Photo credit: David Boyer (National Geographic)
As I lay awake last night, exhausted, yet not sleepy (I know – how frustrating, right?), I started to ponder the need for sleep. All creatures need sleep. Even plants shut down at night! I know how important it is; mentally, emotionally, and physically. So why do we struggle, and how much sleep do we need?
We know we need to sleep. Our bodies ask for it. And if we don’t give it to them, they beg us for it. Finally, we pay the price of not listening. Perhaps we feel like we are functioning fine but our immune systems are sluggish, our response time may be less than usual (whether we recognize it or not), or maybe we have dull headaches. Nothing we can’t work through, right? That is certainly not ideal health, though. A little more sleep deprivation and we hope it’s nothing as tragic as falling asleep at the wheel or our functioning being so impaired that we make disastrous mistakes.
I know that when I wake up in the morning feeling refreshed, that I have gotten enough sleep. And it does happen! Unfortunately, there are pitfalls and bad habits that arise… How many of us have that luxury of always getting the sleep we need? The alarm always sounds too early! And how early must I go to sleep to wake up naturally? Seriously?! I have too much to do… Many of us are guilty of saying or feeling these things.
Most of us spend more than a third of our lives sleeping. The phrase ‘I’ll sleep when I’m dead’ really irks me because I’m afraid that will be much sooner than necessary for those who practice that mantra. Sleep deprivation is very serious. So, How much sleep do you need? Are you getting it? Are you tired? Tired of being constantly stressed? Forgetful? Overweight? Impulsive? Sleep really isn’t a luxury. Getting enough, good quality sleep is imperative.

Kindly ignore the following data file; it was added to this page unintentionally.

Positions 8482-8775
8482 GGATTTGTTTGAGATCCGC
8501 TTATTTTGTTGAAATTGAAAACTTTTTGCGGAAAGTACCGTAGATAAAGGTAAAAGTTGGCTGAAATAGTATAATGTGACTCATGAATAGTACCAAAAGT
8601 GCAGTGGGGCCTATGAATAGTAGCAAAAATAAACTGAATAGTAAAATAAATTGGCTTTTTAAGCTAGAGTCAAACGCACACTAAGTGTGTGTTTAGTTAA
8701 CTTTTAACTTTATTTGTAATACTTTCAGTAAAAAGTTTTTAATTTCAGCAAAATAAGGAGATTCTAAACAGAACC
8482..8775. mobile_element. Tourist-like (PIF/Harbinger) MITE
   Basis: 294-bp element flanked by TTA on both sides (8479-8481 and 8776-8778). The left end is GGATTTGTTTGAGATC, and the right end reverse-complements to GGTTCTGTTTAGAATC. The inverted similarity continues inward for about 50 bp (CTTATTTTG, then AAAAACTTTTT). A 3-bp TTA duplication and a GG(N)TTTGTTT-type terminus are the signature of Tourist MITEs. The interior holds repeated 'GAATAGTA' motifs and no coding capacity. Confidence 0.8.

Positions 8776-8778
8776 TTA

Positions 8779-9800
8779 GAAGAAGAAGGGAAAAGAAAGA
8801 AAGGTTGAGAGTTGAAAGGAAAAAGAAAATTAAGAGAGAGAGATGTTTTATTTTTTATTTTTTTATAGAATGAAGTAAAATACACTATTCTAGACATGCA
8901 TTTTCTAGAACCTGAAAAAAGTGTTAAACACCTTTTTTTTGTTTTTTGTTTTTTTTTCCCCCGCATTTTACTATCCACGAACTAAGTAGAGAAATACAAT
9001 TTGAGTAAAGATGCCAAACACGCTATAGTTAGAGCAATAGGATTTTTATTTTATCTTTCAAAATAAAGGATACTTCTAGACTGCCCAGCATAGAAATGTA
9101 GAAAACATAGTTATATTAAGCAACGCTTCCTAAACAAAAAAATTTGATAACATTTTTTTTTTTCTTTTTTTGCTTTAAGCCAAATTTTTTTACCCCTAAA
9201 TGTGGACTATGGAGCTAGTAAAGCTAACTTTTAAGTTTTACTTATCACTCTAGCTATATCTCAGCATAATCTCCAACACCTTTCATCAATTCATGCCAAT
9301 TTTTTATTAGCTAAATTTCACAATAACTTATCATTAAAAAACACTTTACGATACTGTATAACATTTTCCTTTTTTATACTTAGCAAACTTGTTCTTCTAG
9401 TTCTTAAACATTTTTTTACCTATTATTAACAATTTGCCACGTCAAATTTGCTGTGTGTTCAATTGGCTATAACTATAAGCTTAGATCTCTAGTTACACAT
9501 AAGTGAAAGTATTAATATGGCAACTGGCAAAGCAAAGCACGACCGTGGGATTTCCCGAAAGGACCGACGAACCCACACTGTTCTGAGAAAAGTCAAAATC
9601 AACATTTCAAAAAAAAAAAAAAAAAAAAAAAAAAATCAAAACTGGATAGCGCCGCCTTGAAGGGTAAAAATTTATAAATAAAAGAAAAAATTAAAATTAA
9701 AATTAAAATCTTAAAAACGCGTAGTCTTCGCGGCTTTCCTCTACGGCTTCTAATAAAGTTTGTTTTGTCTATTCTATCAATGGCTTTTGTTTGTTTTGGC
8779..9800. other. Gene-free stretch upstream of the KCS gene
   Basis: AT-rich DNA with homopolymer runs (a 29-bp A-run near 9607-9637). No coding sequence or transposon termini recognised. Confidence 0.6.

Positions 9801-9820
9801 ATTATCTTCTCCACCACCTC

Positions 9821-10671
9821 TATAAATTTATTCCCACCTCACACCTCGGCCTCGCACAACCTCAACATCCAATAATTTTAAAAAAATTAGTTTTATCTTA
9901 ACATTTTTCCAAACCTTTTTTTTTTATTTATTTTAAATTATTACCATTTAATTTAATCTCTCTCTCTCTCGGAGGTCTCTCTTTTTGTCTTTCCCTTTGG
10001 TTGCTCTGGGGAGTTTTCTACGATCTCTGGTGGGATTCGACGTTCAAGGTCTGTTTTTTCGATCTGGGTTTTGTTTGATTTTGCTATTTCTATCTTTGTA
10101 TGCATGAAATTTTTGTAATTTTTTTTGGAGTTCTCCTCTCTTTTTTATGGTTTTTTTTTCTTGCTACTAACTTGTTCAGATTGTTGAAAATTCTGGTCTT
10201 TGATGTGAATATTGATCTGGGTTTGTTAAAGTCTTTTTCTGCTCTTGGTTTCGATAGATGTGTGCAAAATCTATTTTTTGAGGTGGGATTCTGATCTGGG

I started moving slowly this morning and saw on Facebook that today’s Ted Talk was “Russell Foster: Why do we sleep?” He calls sleep “the single most important behavior experience that we have.” I am a huge fan of neuroscience. I find it fascinating. Mr. Foster does a great job at making it entertaining. I highly recommend the 20 minute view (after you have finished this post, of course!) He says that scientists can’t agree as to why we need to sleep. Even after studying it so much. Imagine that!
He discusses some of the hypotheses, including:
- Energy conservation (a hot dog roll?)
- Brain processing & memory consolidation
Like me, you probably know what you should be doing in order to fall asleep at night. Often easier said than done, I know! The basic reminders are:
- Retrain your sleep cycle – dark at nighttime, light in the morning.
- Limit caffeine after lunch.
- Create a relaxing nighttime routine – we did it for our babies, we need it too! This does not include electronic devices which stimulate the brain. (Dang!)
- A (boring) book is also good – with subdued lighting, of course.
The one thing Russell Foster knows from a scientific background is that enough quality sleep is essential for good mental health. I happen to know that from experience. I am much nicer, more patient, I think more clearly, and nearly all areas in my life are better when I’m well rested.
So why don’t I make it a priority? I do. Then something happens and it begins to slip. Sigh. A late night here, an emergency there, and before you know it, all areas of my life are being effected, but ever so slightly. Not really enough to notice. But each of these subtle effects are causing a bit more work or more stress in my life. The cycle begins to gain momentum. More work and stress equals less time. Where do I ‘borrow’ that time from? Usually sleep, feeding the cycle. And if I don’t pay careful attention, I’m back to being exhausted and sleepless. Tonight I start working my way back. I know what it feels like to be rested. I need to draw on that. I will remember to be mindful of my decisions that will effect my sleep tonight and start being proactive again, instead of being reactive. Proactive is always the better choice!